Lessons and Teachers

7 Sep

Shocked and saddened by the news that Thich Nhat Hanh is seriously ill.  Hard to imagine a world bereft of his light.


OK.  In light of the above news, this posting seems almost silly– but I’ll go ahead with it, with the awareness of what is really  important and what is simply daily drama.

A little more than a year ago I applied for booth space at Woolworth Walk in Asheville.  A very popular venue downtown.  Two floors of an old Woolworth’s store  containing the work of local artists.  A month or so later I received a call saying my cloth had been accepted, but was told that it would probably be a while before space opened.  Well, a year later, last week in fact, I got the call.  A space was open.  Did I want it?

My first reaction was no.  I felt too busy.  I had only several days to pull it together–paint, hang a shelf, deal with lighting.  That doesn’t sound like much.  But the day the call came I was participating in the drama of having made an offer on a house–and I just felt overwhelmed. Even after we backed out of the house offer, I still felt resistance to taking this step.  The rent on the booth is cheap, really.  $45/month.  And IF something sells, commission is 19%.  But the booth is small–a 3′ wall approximately 6′ tall.  I couldn’t visualize it.  Couldn’t see how I might display the cloth so that each piece could be  seen.  Then when I hesitated and the WW manager said,  “Well, you won’t hurt my feelings if you don’t take it–but it may take another year before something else opens,” I decided to go for it.  Other than a few intense days of set-up, what could be the harm?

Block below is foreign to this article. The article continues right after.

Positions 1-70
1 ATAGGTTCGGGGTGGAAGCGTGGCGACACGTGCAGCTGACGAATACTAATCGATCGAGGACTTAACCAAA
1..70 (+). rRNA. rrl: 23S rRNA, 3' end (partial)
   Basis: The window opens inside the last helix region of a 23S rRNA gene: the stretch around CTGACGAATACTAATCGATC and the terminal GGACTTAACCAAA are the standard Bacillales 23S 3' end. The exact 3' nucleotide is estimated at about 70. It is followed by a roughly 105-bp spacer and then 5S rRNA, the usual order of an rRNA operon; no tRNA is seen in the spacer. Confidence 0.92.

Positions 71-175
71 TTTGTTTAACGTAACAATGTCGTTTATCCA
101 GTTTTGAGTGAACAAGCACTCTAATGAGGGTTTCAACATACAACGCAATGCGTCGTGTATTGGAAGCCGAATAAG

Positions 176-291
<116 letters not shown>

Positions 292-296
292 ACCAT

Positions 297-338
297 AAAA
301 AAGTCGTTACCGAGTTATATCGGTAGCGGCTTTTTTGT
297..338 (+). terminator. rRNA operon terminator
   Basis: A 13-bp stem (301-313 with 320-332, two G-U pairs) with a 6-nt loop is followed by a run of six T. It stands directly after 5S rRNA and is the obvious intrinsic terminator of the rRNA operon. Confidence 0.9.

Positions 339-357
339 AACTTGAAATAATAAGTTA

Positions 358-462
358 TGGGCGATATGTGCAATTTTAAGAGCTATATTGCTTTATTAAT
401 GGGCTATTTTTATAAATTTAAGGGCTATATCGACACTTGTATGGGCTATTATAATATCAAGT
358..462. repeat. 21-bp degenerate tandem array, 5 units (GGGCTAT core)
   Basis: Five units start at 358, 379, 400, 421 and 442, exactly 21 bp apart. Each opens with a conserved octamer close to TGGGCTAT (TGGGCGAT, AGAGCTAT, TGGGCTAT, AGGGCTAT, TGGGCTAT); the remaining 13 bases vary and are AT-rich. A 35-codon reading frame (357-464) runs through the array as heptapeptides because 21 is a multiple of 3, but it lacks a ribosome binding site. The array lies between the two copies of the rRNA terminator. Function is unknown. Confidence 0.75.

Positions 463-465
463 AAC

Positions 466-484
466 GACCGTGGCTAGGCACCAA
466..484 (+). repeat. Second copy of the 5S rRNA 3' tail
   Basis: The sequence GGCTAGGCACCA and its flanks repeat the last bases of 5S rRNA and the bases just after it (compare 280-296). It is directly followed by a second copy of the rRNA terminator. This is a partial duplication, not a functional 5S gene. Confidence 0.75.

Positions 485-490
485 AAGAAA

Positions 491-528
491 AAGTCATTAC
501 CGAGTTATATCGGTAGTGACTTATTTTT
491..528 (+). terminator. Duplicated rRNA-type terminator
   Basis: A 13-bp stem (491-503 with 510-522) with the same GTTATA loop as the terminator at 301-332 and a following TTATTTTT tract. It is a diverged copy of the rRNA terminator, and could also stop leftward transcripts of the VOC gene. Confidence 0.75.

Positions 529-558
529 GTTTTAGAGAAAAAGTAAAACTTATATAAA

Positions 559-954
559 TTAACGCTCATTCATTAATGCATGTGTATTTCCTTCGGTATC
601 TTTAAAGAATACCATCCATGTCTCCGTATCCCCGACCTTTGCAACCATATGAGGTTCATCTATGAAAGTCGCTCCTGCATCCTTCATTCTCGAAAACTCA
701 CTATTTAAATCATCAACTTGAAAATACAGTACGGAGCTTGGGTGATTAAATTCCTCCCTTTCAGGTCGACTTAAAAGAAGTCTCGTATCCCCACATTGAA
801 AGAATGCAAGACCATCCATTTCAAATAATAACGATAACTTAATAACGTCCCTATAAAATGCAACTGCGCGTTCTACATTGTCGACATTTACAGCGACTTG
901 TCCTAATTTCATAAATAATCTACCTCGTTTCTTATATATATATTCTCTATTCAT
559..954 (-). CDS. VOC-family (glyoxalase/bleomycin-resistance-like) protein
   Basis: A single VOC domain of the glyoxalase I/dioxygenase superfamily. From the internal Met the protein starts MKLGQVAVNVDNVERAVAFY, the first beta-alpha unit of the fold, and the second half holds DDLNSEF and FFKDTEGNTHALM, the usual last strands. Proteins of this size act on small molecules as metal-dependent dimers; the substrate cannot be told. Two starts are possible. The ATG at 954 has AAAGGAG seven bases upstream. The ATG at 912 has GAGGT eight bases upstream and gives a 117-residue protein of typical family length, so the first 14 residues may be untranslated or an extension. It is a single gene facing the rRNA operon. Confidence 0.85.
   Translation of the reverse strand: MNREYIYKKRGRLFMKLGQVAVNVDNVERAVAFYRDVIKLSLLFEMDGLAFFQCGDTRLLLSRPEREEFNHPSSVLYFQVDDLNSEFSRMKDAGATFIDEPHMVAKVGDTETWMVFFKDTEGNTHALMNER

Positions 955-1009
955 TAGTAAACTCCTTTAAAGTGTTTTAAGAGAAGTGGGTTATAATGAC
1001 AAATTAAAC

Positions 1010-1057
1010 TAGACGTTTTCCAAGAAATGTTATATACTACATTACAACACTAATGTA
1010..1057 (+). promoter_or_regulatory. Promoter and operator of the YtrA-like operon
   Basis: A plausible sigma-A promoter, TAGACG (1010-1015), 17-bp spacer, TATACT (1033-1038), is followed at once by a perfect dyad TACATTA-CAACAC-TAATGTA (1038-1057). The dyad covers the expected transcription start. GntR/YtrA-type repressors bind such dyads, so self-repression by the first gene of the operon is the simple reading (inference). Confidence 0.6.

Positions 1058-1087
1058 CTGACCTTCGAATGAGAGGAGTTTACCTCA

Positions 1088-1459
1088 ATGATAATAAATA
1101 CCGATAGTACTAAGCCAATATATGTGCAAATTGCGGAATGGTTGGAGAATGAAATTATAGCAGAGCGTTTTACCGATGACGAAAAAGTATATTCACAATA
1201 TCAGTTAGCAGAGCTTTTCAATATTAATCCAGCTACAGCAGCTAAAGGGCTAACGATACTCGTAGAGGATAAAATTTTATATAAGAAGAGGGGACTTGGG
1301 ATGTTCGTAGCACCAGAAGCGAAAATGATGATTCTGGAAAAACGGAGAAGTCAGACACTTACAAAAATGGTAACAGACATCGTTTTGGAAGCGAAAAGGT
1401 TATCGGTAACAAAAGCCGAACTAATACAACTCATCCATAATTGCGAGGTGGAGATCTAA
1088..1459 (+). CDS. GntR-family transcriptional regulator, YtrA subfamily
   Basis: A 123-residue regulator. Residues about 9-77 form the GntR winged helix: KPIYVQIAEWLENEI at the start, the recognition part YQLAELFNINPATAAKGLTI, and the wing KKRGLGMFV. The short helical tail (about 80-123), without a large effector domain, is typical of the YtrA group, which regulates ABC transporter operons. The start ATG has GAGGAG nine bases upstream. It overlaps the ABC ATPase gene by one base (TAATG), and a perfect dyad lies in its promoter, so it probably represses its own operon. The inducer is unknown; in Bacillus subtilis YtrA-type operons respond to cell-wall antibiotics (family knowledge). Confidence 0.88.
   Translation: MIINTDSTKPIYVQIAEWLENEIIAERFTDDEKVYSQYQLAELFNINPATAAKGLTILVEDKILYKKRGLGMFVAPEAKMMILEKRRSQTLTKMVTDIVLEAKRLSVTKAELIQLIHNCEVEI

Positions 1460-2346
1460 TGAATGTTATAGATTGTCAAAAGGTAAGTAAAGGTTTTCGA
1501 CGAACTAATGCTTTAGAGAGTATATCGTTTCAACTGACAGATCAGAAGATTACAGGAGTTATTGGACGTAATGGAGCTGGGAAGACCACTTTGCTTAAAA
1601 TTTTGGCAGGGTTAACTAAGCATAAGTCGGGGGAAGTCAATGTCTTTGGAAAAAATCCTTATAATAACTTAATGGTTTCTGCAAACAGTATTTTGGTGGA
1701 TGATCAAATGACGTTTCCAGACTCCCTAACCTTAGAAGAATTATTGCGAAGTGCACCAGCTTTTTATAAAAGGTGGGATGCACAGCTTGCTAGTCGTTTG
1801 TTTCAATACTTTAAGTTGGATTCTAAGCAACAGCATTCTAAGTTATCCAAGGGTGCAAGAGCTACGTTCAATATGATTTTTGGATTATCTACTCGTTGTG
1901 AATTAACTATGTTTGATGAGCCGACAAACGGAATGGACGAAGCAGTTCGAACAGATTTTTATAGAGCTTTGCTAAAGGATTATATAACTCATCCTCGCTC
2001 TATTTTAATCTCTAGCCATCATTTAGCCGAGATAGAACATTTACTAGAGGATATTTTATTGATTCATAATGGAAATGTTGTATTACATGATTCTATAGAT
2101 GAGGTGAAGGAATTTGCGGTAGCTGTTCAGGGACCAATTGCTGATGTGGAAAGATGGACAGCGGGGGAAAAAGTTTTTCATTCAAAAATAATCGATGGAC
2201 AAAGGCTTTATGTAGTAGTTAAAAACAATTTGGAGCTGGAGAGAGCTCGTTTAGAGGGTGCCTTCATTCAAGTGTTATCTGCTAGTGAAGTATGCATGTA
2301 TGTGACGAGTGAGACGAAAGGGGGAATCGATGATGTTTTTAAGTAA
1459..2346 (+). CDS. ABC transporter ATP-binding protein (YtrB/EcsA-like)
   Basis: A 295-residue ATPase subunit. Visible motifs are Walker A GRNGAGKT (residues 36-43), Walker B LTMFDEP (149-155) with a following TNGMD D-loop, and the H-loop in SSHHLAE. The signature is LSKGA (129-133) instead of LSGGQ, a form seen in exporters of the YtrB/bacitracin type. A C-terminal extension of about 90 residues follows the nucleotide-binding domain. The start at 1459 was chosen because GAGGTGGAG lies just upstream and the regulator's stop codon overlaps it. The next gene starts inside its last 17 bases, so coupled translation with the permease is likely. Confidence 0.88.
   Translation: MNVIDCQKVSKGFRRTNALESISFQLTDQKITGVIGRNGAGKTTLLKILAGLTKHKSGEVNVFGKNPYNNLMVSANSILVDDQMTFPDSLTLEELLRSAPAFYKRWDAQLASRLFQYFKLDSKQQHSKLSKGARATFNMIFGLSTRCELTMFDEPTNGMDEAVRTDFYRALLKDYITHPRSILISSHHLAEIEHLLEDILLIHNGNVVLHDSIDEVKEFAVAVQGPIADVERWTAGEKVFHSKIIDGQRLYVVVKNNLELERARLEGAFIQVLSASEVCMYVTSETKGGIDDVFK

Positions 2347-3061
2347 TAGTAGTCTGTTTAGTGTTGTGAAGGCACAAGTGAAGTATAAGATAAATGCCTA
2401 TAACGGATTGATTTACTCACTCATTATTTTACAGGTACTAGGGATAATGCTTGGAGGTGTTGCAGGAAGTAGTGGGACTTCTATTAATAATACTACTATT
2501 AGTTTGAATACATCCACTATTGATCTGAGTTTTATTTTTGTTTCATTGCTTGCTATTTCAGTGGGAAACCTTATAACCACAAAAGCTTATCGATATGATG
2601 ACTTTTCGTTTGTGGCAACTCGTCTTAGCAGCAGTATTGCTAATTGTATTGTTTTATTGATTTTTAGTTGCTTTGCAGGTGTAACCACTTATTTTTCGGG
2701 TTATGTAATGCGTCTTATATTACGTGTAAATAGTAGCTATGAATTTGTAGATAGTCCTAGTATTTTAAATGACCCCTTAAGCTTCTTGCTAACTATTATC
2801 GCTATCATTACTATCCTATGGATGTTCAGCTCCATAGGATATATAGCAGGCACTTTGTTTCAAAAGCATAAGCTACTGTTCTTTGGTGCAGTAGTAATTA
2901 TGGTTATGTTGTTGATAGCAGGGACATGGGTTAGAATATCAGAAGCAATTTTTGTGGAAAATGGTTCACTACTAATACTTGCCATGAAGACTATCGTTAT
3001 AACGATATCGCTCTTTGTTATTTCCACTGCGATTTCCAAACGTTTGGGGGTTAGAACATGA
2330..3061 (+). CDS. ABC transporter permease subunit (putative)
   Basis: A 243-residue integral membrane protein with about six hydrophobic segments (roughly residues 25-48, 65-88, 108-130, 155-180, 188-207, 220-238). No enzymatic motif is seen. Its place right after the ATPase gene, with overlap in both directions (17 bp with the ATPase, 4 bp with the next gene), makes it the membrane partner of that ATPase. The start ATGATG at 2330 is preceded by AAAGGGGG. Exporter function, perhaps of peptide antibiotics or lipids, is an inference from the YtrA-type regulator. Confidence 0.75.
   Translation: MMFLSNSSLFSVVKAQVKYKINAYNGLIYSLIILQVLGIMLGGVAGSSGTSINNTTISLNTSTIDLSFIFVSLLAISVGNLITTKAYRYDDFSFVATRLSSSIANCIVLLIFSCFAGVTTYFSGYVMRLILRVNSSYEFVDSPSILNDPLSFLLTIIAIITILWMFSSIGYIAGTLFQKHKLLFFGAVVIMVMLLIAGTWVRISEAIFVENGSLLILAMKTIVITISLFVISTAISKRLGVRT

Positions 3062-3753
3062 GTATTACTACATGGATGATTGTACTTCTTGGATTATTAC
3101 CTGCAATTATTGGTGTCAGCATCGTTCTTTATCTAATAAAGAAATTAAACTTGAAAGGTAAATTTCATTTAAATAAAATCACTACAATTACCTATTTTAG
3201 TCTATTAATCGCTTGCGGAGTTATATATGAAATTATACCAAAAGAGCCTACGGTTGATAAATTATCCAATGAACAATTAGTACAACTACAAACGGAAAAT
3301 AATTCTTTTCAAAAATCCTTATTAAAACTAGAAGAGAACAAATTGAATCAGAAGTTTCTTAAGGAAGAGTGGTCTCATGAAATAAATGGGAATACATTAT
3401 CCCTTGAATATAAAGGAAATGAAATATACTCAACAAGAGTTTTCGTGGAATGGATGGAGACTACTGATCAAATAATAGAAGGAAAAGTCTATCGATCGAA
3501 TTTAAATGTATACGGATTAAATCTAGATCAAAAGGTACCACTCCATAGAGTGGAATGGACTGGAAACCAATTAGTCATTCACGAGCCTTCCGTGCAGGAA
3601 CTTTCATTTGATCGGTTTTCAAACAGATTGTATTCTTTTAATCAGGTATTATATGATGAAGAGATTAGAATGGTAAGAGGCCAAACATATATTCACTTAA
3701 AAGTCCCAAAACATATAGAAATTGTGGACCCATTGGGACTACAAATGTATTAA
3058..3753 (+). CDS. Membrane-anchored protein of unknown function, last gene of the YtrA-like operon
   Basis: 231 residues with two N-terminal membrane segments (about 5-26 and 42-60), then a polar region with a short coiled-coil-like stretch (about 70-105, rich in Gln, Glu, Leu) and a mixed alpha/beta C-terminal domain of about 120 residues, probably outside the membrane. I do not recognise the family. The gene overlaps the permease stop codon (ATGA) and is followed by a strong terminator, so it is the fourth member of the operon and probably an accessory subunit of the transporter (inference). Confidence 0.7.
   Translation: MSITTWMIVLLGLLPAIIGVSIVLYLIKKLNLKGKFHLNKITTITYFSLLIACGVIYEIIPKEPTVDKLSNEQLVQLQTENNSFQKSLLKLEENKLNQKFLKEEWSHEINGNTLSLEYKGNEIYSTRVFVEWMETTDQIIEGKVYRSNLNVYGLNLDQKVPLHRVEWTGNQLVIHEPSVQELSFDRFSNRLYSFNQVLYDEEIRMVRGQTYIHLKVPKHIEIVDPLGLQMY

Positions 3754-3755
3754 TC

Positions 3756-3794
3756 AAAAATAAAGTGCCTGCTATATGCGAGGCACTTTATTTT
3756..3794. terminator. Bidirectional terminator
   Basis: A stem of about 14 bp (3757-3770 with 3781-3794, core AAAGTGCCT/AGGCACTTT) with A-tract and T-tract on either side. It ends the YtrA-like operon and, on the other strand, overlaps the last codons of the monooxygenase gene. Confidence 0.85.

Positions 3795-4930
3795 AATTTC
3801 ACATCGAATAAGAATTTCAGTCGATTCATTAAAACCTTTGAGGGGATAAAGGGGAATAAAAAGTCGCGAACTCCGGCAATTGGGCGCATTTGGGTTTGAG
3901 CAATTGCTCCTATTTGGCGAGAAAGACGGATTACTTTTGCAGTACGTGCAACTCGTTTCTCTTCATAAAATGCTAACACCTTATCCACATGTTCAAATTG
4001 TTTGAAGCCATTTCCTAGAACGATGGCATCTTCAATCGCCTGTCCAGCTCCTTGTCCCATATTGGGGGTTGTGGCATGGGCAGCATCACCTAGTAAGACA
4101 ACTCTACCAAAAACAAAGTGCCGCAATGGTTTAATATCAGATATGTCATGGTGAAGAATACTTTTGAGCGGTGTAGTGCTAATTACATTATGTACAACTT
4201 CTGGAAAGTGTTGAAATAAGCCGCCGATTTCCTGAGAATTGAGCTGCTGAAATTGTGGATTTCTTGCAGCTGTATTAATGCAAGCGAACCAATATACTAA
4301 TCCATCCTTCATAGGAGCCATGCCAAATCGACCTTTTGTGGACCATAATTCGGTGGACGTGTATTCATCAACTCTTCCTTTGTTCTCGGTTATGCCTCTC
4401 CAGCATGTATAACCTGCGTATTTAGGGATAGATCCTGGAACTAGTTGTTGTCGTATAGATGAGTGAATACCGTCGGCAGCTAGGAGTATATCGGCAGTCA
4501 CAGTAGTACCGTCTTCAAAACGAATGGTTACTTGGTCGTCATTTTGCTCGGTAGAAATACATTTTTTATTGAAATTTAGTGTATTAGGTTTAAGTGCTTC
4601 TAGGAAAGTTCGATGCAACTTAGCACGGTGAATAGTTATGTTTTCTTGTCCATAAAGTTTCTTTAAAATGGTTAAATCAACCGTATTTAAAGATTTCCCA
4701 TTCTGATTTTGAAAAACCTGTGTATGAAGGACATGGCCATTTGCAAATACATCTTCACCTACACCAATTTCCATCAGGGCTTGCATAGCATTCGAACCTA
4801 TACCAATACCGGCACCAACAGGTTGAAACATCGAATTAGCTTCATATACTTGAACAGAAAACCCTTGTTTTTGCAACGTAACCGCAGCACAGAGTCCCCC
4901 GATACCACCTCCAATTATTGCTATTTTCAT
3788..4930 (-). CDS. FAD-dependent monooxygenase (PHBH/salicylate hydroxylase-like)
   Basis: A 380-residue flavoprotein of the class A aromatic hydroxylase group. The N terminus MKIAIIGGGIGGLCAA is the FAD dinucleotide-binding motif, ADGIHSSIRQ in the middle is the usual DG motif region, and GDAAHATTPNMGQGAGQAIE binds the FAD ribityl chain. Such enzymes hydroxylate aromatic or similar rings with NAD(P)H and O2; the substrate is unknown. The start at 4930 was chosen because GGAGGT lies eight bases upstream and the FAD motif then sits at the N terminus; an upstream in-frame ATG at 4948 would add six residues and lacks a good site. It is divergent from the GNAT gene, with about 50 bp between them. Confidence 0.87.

It’s been an interesting process–the thoughts and feelings that are arising.  I’m looking at those now–those thoughts and feelings.  How I seem more comfortable just storing the cloth under my bed.   I’m really wondering about that.  The complacency with being invisible.  Wondering also if fear of rejection is playing into all of this?  And as soon as I notice that one–the rejection thing–a HUGE white flag waves in front of me.  A reminder.  An insight.

It amazes me how  lessons/reminders  come in so many different forms.  And the lessons that are up right now are directing me back to the wisdom bound up in Miguel Angel Ruiz book,  The Four Agreements.  There’s really no reason to list the phrasing of the thoughts I’m having.  It’s enough to say some of them are less than positive and really deserve as little air time as possible.

So I’m looking at this.  Noticing the thoughts. Wondering if I’m inadvertently confusing  cloth and self.  Asking for clarity.   And as Jude Hill always says, just going.


The trak lighting I hung overpowered the cloths.  I was tempted to leave it because adapting the trak and hanging the light was a BIG deal.  Challenging.  But the light cast heavy shadows around the kantha stitching.  Made the cloth hard to view.  So I’m rethinking lighting.  And the background paint–I was locked into that–gallery white.  But for now here it is–an opportunity to observe and to notice where my bucket holes need patching.